Inhalation systems | Features of available devices | DPI | Novolizer® | Features

Characteristics of the Novolizer® dry powder inhaler

The Novolizer®…

Novolizer®

  • is a dry powder inhaler with multiple feedback mechanism to reassure the patient that the inhalation was carried out correctly.
  • is equipped with a dosage stop system releasing the following dose only after the previous dose has been inhaled correctly.
  • has a dose counter which moves after successful inhalation and provides so complance measurement.
  • is avoiding underdosing
  • has a low-to-medium intrinsic resistance. An inspiratory flow rate of at least 35 l/min is necessary to overcome the trigger threshold. However it has been demonstrated that even children aged 4 to 5 years achieved higher peak inspiratory flow rates than required (in average 60 l/min).
  • During an inhalation manoeuvre about 90% of the metered dose is delivered at the mouthpiece with only little variability.

Compared with other devices the Novolizer® has unique features not present in any other DPI.

Drugs approved for use with the Novolizer® include budesonide (Novopulmon®, Budecort®), formoterol (Formatris®, Formotop®), and salbutamol (Ventilastin®, Salbu®).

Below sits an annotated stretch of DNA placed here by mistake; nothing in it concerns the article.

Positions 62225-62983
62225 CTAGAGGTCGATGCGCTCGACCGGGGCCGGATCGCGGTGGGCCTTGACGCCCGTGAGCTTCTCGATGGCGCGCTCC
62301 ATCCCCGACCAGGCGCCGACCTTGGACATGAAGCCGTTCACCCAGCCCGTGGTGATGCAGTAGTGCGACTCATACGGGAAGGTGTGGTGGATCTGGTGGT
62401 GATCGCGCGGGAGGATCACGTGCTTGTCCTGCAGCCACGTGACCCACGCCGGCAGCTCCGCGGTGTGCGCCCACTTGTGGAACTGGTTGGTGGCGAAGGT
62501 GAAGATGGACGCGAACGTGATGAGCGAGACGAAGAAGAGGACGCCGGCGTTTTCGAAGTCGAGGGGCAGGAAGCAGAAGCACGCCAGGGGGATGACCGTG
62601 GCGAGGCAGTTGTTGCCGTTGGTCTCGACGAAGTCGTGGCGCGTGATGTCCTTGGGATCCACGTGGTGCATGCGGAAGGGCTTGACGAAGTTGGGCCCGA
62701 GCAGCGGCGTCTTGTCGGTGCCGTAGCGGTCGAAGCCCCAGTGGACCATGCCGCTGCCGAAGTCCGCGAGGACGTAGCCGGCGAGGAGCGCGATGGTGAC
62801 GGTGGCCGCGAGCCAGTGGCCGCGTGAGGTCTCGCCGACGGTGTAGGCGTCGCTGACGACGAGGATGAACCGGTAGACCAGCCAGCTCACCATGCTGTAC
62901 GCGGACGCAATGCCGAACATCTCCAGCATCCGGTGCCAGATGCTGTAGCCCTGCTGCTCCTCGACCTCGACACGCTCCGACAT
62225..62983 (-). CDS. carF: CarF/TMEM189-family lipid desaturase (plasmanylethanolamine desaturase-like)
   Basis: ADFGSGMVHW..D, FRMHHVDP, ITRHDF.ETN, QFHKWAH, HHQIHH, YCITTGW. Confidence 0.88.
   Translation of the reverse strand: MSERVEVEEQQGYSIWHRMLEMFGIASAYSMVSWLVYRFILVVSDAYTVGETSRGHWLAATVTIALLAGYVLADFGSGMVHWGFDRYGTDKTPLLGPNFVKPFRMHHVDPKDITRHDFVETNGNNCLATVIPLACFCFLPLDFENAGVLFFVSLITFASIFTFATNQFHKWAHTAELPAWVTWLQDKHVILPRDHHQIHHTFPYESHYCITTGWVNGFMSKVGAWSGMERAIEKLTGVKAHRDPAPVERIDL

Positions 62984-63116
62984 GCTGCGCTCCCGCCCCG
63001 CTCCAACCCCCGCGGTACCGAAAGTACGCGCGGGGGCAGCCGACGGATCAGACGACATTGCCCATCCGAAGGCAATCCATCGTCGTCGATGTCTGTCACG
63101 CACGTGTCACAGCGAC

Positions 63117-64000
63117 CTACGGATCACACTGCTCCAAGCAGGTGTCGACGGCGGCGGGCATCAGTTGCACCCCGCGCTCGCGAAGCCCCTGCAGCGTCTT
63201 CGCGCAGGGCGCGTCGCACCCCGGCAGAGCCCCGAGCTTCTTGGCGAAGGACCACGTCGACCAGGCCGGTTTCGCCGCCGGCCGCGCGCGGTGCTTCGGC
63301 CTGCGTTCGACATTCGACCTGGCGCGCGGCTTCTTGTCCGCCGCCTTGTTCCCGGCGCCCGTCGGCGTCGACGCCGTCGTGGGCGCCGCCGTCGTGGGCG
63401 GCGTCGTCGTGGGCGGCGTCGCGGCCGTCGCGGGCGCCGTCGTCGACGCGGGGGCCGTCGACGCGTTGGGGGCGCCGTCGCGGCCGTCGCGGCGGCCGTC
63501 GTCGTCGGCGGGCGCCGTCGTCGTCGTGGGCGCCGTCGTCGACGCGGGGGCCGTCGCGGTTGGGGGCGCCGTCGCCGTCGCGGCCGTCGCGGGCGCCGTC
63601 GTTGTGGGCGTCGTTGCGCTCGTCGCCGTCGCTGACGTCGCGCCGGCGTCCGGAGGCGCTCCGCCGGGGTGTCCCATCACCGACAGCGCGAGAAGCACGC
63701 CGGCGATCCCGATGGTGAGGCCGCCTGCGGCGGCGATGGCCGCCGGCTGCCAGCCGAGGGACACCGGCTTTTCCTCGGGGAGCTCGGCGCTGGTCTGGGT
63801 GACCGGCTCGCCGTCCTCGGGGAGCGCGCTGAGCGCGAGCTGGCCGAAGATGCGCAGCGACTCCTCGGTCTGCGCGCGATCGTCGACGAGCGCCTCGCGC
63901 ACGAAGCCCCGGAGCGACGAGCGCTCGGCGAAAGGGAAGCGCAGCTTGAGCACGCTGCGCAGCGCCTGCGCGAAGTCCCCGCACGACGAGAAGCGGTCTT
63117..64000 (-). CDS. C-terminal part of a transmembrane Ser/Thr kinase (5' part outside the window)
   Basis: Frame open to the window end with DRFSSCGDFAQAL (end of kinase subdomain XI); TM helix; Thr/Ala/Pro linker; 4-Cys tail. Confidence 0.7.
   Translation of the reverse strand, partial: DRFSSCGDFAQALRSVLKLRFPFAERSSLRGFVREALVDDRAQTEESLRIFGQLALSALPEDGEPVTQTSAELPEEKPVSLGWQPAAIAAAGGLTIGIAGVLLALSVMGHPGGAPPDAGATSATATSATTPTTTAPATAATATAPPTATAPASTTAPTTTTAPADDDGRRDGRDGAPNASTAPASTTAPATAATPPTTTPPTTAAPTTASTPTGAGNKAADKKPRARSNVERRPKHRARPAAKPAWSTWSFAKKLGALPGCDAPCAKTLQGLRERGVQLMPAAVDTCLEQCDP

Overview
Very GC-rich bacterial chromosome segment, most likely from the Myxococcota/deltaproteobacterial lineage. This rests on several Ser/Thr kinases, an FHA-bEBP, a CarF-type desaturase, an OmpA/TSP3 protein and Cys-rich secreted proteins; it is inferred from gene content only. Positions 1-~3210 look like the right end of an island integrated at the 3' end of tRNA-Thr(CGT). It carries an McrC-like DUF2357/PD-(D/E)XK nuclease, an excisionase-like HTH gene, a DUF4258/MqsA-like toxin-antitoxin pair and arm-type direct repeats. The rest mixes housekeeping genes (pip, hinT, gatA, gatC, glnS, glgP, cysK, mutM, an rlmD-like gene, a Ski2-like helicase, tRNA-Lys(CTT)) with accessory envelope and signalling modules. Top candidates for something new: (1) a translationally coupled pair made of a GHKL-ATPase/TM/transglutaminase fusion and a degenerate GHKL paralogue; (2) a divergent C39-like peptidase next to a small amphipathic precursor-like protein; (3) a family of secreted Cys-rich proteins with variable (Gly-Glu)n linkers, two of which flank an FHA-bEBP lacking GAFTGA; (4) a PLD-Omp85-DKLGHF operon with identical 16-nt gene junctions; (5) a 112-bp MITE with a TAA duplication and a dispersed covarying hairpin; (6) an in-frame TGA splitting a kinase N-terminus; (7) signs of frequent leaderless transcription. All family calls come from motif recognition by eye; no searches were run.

Literature:

Asif M, Siddiqui A, Polsker GL. The Novolizer. A multidose dry powder inhaler. 2005. Treatments in Respiratory Medicine, 4 (1): 63-69

Newman SP, Pitcairn GR, Hirst PH, Bacon RE, O'Keefe E, Reiners M, Hermann R. Scintigraphic comparison of budesonide deposition from two dry powder inhalers. 2000. European Respiratory Journal; 16: 178-183

Siddiqui and Plosker Am. J. Drug Deliv. 2006:4 (1); 57-60

Vogelberg C, Kremer HJ, Ellers-Lenz B, Engel M, Maus J, Conrad F, Hermann R. Clinical evaluation of the peak inspiratory flow generated by asthmatic children through the Novolizer. 2004. Respiratory Medicine; 98: 924-931

Voshaar T. Therapie mit Aerosolen. 2005. Uni-Med: Bremen

Weuthen T, Roeder S, Brand P, M¨llinger B, Scheuch G. In vitro testing of two formoterol dry powder inhalers at different flow rates. 2002. Journal of Aerosol Medicine; 15 (3): 297-303

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